In his 1969 book The Making of a Counterculture
, Theodore Roszak described the youth of the late 1960s as fleeing science "as if from a place inhabited by plague," and even seeking "subversion of the scientific worldview" itself. Roszak's view has come to be our own: when we think of the youth movement of the 1960s and early 1970s, we think of a movement that was explicitly anti-scientific in its embrace of alternative spiritualities and communal living.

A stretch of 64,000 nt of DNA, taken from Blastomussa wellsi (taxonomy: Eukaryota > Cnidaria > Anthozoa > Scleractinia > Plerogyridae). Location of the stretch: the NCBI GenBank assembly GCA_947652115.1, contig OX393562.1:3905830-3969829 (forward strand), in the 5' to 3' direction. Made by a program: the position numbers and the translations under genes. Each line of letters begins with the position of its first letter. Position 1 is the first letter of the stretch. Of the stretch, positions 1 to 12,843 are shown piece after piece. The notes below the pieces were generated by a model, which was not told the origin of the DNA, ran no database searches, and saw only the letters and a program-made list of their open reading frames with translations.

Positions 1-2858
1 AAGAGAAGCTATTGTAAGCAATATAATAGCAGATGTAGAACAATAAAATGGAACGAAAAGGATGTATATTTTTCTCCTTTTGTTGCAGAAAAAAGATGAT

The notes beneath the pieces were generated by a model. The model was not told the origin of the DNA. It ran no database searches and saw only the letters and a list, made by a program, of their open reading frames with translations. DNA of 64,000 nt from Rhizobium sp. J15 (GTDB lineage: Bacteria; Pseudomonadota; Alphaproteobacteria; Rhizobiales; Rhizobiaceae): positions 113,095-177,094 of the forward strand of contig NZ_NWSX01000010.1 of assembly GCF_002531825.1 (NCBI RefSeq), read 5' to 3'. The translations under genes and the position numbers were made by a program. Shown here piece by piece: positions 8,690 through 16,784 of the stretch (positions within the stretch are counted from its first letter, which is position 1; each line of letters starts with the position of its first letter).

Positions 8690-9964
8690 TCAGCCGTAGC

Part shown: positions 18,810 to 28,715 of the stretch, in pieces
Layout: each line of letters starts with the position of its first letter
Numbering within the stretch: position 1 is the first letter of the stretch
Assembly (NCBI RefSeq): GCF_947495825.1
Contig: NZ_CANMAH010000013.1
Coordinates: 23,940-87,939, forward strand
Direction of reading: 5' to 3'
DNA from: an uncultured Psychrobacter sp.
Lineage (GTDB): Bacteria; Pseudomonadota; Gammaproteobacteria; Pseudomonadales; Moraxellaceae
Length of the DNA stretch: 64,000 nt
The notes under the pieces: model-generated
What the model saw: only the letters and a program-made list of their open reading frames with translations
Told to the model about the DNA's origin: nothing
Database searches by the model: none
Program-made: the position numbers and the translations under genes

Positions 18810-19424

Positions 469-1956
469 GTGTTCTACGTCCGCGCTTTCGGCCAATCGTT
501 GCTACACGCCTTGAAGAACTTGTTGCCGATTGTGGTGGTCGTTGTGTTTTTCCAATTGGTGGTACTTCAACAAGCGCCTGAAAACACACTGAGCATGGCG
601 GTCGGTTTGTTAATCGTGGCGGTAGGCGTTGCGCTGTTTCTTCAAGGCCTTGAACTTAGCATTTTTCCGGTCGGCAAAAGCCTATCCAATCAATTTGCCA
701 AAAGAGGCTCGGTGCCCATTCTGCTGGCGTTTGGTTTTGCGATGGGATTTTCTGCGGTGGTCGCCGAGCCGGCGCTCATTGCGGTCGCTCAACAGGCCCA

Such a view is far too simple, ignoring the diverse ways in which the era's countercultures expressed enthusiasm for and involved themselves in science--of a certain type. Rejecting hulking, militarized technical projects like Cold War missiles and mainframes, Boomers and hippies sought a science that was both small-scale and big-picture, as exemplified by the annual workshops on quantum physics at the Esalen Institute in Big Sur, or Timothy Leary's championing of space exploration as the ultimate "high." Groovy Science
explores the experimentation and eclecticism that marked countercultural science and technology during one of the most colorful periods of American history.